Cedar Rapids Weather
Blue Zones Project Details Announced for Iowa’s Health Initiative
By Cindy Hadish, Reporter
CEDAR RAPIDS, Iowa – Mayor Ron Corbett realized the irony as he moved to grab a cookie Tuesday on the way out of a press conference that highlighted Iowa’s new Healthiest State Initiative.
Officials from Healthways and Wellmark Blue Cross and Blue Shield, along with author Dan Buettner, discussed how communities can apply for the Blue Zones Project, which will provide experts to help communities make the healthy choice the easy choice.
“I would love to have Cedar Rapids selected as one of the Blue Zones,” Corbett said before noticing the cookies, set out on a table for a neighboring event.
Apples might have been the healthier choice, he admitted.
That’s the point of the effort, being funded over five years with $25 million from Wellmark to pay for the expert advice.
Schools and businesses, government and individuals need to work together to make environmental changes that make a difference in residents’ lifestyles and their health, said Buettner, author of “The Blue Zones” and “Thrive.”
The National Geographic writer researched places around the world where people live longer, healthier lives.
Diets and gym memberships are short-term, he said. Long-term changes in health, which results in lower health care costs for chronic diseases associated with obesity, diabetes and other conditions, stem from an environment “where the active option is the easy option.”
“This is a big day,” Buettner said at the event at The Hotel at Kirkwood Community College. “It represents a different way for Iowa and the rest of the nation to think about health.”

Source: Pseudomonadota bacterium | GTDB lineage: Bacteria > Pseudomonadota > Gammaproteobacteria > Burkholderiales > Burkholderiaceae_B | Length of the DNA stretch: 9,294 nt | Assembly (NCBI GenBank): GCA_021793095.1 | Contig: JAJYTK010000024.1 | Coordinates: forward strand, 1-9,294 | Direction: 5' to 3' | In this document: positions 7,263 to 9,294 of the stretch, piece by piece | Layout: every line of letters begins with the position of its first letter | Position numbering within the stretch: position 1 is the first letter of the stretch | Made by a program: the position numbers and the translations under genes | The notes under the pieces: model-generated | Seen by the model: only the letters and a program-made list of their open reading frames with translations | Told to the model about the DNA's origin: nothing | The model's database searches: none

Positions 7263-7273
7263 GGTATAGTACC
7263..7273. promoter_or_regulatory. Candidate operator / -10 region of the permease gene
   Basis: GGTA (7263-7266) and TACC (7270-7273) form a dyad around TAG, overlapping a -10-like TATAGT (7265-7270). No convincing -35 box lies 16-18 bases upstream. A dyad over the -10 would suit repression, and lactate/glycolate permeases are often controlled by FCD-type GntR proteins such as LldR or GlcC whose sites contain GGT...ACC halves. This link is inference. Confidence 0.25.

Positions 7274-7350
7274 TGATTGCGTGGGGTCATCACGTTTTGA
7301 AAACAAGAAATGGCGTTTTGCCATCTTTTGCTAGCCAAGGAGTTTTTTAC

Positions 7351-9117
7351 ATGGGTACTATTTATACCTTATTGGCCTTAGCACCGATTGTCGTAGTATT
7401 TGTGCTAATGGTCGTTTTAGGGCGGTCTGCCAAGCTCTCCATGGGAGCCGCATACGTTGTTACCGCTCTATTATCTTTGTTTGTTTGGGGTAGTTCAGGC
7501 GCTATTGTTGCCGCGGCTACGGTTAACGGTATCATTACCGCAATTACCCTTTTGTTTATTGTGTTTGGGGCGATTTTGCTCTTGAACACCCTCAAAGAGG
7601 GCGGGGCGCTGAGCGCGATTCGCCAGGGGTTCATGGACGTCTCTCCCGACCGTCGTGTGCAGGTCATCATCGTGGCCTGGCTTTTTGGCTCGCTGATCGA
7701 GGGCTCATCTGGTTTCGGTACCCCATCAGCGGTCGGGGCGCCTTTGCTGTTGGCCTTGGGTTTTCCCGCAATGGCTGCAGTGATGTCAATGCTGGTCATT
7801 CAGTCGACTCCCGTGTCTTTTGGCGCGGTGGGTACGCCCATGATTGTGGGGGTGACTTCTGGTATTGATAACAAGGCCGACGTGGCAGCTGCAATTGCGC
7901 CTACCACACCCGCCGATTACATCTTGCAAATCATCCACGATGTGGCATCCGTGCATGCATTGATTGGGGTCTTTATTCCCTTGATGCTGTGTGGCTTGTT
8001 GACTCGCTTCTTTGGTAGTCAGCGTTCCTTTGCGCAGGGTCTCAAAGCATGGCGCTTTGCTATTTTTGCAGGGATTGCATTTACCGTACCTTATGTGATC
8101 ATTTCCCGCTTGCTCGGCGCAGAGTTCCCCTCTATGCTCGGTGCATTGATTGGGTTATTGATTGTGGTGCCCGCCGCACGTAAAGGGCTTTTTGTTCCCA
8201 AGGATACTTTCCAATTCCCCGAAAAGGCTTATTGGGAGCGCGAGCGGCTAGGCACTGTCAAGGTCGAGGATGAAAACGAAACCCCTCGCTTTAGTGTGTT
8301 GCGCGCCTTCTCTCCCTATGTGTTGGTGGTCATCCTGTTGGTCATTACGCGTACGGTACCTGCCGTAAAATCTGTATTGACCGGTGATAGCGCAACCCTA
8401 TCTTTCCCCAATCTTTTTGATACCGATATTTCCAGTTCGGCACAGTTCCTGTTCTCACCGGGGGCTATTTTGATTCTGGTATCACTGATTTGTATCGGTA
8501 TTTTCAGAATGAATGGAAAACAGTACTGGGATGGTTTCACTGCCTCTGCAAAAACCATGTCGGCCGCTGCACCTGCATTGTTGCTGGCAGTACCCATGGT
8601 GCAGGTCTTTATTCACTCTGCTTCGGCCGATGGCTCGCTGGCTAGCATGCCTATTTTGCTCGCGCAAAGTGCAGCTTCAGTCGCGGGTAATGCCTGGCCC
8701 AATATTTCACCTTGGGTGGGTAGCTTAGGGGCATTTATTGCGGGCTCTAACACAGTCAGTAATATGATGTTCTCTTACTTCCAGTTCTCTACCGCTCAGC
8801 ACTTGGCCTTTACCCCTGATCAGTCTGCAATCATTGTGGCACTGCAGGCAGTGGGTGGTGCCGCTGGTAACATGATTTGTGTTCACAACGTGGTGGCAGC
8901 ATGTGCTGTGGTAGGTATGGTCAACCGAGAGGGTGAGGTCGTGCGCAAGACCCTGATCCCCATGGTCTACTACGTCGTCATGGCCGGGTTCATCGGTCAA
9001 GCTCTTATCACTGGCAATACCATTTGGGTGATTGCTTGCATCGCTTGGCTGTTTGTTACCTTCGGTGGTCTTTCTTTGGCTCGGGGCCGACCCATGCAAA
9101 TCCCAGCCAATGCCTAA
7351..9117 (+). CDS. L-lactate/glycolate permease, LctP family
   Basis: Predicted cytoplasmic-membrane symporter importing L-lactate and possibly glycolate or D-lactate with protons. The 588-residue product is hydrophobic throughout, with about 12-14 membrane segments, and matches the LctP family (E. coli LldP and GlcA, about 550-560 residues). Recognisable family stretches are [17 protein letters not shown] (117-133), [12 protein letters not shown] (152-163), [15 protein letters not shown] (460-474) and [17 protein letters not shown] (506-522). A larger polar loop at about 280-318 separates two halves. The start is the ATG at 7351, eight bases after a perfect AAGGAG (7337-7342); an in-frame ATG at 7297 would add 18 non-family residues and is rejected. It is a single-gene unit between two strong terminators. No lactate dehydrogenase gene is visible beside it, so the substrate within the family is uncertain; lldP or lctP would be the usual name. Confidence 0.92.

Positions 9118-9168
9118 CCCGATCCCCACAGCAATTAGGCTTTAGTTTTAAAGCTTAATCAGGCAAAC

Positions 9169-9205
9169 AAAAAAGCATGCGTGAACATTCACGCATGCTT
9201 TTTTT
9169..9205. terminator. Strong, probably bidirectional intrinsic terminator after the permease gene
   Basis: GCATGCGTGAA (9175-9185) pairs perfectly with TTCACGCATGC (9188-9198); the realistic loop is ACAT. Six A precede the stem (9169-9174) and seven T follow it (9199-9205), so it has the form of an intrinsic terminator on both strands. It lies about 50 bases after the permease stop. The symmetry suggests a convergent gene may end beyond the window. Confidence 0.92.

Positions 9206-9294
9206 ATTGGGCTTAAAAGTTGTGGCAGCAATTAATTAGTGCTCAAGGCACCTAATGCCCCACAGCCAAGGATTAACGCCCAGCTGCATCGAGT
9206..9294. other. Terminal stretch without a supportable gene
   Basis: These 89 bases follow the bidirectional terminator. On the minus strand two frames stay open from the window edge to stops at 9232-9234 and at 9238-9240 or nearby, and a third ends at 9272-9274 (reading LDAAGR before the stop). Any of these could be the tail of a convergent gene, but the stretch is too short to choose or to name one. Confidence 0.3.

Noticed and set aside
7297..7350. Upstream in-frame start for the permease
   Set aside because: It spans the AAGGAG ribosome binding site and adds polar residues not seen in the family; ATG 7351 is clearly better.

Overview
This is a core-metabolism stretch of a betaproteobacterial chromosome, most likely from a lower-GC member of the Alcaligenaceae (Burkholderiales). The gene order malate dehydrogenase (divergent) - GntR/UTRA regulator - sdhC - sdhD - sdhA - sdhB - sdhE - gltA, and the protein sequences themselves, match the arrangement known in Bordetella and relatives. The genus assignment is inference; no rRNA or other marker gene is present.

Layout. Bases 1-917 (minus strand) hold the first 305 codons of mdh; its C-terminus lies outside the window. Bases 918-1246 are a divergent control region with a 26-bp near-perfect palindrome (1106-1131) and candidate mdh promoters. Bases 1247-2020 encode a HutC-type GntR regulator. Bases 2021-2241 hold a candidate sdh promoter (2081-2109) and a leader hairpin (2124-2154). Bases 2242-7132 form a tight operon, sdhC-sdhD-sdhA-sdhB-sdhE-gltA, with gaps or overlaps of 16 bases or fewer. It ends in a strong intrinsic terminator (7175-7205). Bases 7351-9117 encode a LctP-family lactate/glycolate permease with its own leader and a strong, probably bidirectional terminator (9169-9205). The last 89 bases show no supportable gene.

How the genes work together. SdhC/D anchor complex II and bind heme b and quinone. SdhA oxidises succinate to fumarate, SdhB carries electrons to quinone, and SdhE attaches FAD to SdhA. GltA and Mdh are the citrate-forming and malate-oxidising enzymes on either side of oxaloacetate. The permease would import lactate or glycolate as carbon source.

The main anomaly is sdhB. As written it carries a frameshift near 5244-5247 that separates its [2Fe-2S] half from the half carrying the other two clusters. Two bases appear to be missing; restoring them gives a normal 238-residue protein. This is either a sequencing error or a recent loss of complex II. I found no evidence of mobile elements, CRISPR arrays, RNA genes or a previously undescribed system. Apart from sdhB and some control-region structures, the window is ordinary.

Ten Iowa communities will be chosen as Blue Zones as part of the Healthiest State Initiative, a plan to make Iowa — currently ranked 19th — the healthiest state by 2016.
An informational webinar will be presented at 1:30 p.m. Tuesday, Sept. 27, to explain how communities can participate.
Blue Zones Project “road shows” will be held from Oct. 10-13 to further explain the project.
Cedar Rapids is one of the four sites chosen for the road show presentations.
Whether or not the city is chosen as a Blue Zone depends on several factors, Buettner said, including how ready the community is for change, if volunteers are available and if different entities are willing to work together.
Communities need to submit a statement of interest by Oct. 28. Those that meet the minimum criteria must submit an application by Jan. 4.
Finalists will be notified on Feb. 10, 2012, with the first two to three communities chosen as Blue Zones announced in May 2012.
Communities selected will become demonstration sites that share best practices. Ideas include connecting trails to make it easier to bike or walk to work and setting up “walking school busses” where senior volunteers ensure children can walk safely to school.
Any infrastructure changes must be funded by those communities.
Corbett noted that residents here must weigh those costs with the greater costs of health care.
Project leaders say lifestyle changes could put $16 billion back in the state’s economy from health care expenses and lost productivity.
“That is the cost that you have to hedge it out with,” Corbett said.
For more information, see: www.bluezonesproject.com
Residents can improve their community’s chances of being selected by registering support at that site or by texting “BZP” to 772937.
Call (719) 325-4783 to listen to the Sept. 27 webinar by phone.
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